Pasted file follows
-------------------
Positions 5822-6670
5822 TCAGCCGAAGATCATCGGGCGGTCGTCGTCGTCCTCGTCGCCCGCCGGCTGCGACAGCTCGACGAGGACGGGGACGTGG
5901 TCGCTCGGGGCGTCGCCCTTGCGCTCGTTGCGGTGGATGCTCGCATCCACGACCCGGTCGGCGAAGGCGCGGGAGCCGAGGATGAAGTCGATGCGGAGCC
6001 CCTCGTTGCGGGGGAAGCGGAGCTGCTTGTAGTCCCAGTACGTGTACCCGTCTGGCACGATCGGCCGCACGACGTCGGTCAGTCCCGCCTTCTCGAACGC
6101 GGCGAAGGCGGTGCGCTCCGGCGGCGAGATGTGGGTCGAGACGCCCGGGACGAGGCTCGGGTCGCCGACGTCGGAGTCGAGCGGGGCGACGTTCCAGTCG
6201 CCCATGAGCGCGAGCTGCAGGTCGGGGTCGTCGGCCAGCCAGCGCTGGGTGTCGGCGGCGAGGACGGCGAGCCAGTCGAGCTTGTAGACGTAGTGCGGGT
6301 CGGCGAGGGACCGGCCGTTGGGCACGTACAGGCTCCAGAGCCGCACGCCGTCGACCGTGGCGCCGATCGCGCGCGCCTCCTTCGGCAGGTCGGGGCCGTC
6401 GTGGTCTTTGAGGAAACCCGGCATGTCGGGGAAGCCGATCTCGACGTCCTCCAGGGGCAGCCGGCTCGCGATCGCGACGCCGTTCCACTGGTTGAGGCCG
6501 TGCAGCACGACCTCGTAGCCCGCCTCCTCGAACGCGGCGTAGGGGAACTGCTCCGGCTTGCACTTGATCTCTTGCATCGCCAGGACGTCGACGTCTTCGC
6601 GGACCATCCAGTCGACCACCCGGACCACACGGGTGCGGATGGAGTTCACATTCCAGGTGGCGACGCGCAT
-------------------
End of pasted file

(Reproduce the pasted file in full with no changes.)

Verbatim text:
Positions 5822-6670
5822 TCAGCCGAAGATCATCGGGCGGTCGTCGTCGTCCTCGTCGCCCGCCGGCTGCGACAGCTCGACGAGGACGGGGACGTGG
5901 TCGCTCGGGGCGTCGCCCTTGCGCTCGTTGCGGTGGATGCTCGCATCCACGACCCGGTCGGCGAAGGCGCGGGAGCCGAGGATGAAGTCGATGCGGAGCC
6001 CCTCGTTGCGGGGGAAGCGGAGCTGCTTGTAGTCCCAGTACGTGTACCCGTCTGGCACGATCGGCCGCACGACGTCGGTCAGTCCCGCCTTCTCGAACGC
6101 GGCGAAGGCGGTGCGCTCCGGCGGCGAGATGTGGGTCGAGACGCCCGGGACGAGGCTCGGGTCGCCGACGTCGGAGTCGAGCGGGGCGACGTTCCAGTCG
6201 CCCATGAGCGCGAGCTGCAGGTCGGGGTCGTCGGCCAGCCAGCGCTGGGTGTCGGCGGCGAGGACGGCGAGCCAGTCGAGCTTGTAGACGTAGTGCGGGT
6301 CGGCGAGGGACCGGCCGTTGGGCACGTACAGGCTCCAGAGCCGCACGCCGTCGACCGTGGCGCCGATCGCGCGCGCCTCCTTCGGCAGGTCGGGGCCGTC
6401 GTGGTCTTTGAGGAAACCCGGCATGTCGGGGAAGCCGATCTCGACGTCCTCCAGGGGCAGCCGGCTCGCGATCGCGACGCCGTTCCACTGGTTGAGGCCG
6501 TGCAGCACGACCTCGTAGCCCGCCTCCTCGAACGCGGCGTAGGGGAACTGCTCCGGCTTGCACTTGATCTCTTGCATCGCCAGGACGTCGACGTCTTCGC
6601 GGACCATCCAGTCGACCACCCGGACCACACGGGTGCGGATGGAGTTCACATTCCAGGTGGCGACGCGCAT